Tele diary w/b 11th February


Business started with questions to the Department for Work and Pensions. I was not on the Order Paper so I bobbed furiously on the back of other people’s questions. My extreme bobbing was in vain as I failed to catch the Speaker’s eye. I had lodged an urgent question on the allocation of European Conference of Ministers of Transport permits (ECMT) to road hauliers but I was unsuccessful. The urgent question was on the contract awarded and subsequently cancelled to Seaborne for the provision of Ferries post Brexit. I had a cunning plan to squeeze in my question about road hauliers but once again the speaker chose to ignore me. I had yet another Delegated Legislation (DL) Committee. This one was on eco-design for energy-related products and energy information. In the evening I appeared on the James Whale show on Talk radio. I took the opportunity to finally explain that the U.K. has an allocation of 984 ECMT permits and there have been over 11,000 applications. Simple maths tell me that less than ten percent of the applicants will be able to continue to transport goods from and to the U.K. post Brexit if we have a no deal. With forty one days to go the U.K. Government continues to hide its head in the sand over serious issues with extreme consequences.


I met with MPs from the Conservative and Unionist Party, Labour Party and Plaid Cymru to show solidarity with the Catalan political prisoners. In the chamber the Prime Minister made another, very similar, statement about leaving the European Union. These matters are hugely important which makes it all the more disappointing that the conversation has not moved on in over 30 months. My second DL Committee of the week. This time it was draft judicial pensions and fee-paid judge’s pensions. I dropped in to see Digital Scotland to hear about the next phase of broadband rollout in Scotland. Inverclyde is well served already but there will always be room for improvement. I met the Parliamentary cyber security team to ensure that my office staff and I are doing everything we should to keep our data secure. I made a short speech outside Number 10 to Catalan protestors.


I met with representatives of pharmaceutical companies regarding the supply of prescription drugs after Brexit. Although many are manufactured in the U.K. most require ingredients from outside the U.K. The supply chain, as per my previous observations regarding the haulage industry, will be under extreme pressure. Prime Ministers Question’s has stagnated into a she says, he says affair. I attended the All-Party Parliamentary Group (APPG) on global security and the non-proliferation of nuclear weapons. Late afternoon I attended my third DL committee of the week, the draft financial services contracts. One of the great things about this job is the wide variety of subjects that I get involved in but these DL committees really are stretching that theory to the limit.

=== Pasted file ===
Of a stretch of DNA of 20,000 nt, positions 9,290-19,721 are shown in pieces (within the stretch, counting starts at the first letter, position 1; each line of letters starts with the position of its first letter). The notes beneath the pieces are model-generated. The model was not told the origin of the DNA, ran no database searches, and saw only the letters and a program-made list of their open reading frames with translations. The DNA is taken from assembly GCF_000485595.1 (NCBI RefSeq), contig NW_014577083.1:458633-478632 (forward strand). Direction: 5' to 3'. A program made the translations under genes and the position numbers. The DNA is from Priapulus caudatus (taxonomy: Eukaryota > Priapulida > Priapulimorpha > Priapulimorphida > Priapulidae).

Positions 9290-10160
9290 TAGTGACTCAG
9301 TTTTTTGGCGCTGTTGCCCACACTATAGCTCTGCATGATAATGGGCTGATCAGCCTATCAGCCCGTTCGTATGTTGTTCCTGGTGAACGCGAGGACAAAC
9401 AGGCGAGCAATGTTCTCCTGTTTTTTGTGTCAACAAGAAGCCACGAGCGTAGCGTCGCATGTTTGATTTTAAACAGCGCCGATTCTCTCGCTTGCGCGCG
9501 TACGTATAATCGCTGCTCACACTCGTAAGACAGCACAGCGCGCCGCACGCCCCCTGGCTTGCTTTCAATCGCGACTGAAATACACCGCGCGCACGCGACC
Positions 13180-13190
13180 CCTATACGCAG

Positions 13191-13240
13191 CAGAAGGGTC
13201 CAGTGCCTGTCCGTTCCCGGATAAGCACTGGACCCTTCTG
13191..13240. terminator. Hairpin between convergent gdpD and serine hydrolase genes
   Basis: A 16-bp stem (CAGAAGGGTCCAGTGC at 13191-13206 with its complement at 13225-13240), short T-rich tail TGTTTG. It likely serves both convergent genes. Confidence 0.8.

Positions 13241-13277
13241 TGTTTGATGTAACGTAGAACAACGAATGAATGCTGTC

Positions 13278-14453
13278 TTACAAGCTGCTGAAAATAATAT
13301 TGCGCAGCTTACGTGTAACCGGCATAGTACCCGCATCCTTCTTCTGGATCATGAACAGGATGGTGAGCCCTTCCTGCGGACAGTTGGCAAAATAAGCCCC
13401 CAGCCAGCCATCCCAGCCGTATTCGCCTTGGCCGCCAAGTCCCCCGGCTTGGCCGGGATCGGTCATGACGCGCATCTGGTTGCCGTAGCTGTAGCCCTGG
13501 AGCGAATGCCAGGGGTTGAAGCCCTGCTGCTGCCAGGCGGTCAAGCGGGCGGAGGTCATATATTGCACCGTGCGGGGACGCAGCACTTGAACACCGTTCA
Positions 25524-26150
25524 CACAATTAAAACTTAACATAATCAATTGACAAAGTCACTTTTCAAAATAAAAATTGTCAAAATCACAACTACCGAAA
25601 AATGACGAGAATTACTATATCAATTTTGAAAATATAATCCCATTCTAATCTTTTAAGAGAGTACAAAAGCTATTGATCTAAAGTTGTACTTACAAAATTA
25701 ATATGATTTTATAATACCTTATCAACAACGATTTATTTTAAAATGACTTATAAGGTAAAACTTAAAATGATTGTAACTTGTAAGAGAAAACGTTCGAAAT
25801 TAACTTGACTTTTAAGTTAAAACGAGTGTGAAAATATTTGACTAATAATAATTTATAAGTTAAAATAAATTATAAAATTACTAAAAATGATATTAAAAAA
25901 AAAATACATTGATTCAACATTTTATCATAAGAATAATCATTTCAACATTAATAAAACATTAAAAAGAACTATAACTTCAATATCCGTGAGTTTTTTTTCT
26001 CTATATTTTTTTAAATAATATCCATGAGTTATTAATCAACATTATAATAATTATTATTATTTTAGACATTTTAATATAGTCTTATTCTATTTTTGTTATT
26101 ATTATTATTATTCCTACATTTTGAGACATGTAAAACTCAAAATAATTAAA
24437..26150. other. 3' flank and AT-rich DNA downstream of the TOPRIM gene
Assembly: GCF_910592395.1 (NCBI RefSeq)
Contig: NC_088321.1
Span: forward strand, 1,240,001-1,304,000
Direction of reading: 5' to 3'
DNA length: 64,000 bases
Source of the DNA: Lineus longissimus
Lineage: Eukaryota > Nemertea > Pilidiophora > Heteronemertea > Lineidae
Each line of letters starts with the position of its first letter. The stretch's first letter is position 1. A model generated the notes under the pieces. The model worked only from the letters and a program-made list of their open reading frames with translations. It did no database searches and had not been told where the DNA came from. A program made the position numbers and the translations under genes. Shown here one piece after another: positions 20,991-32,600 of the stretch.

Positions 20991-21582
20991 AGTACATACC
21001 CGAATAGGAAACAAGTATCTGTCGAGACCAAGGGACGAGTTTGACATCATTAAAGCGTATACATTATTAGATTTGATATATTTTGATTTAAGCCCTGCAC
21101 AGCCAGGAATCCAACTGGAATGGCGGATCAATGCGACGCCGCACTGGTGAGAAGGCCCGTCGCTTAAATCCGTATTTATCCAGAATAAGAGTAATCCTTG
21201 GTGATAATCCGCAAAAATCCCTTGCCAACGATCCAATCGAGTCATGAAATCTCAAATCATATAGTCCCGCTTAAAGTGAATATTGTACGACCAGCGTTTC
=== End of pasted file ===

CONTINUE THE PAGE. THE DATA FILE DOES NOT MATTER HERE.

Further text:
First up were questions to the Department of Transport. I bobbed, I wasn’t taken. I am one of the judges in the UK parliament awards so I spent some time reviewing this year’s entrants. I have gone to some lengths to encourage people of all walks of life to engage with politics and politicians and these awards are a good vehicle to do that. The re-run of the E.U. Withdrawal Bill was debated in the chamber and votes started at 17:00. There were 2 amendments voted on but followed by the main business of the day and we had two interesting developments. The SNP amendment to extend article 50 was supported by 41 Labour MPs who ignored their party whips and the government lost their motion by 303 votes to 258. A hammering in anyone’s language. And so the Brexit debacle continues. The ’mother of all parliaments’ overseeing the mother of all farces. I arrived home at 22:50


I caught up with some casework and then attended the Inverclyde Alliance Tobacco Strategy update. I had meetings with constituents and street surgeries all afternoon. In the evening I finally got to a Burns Supper.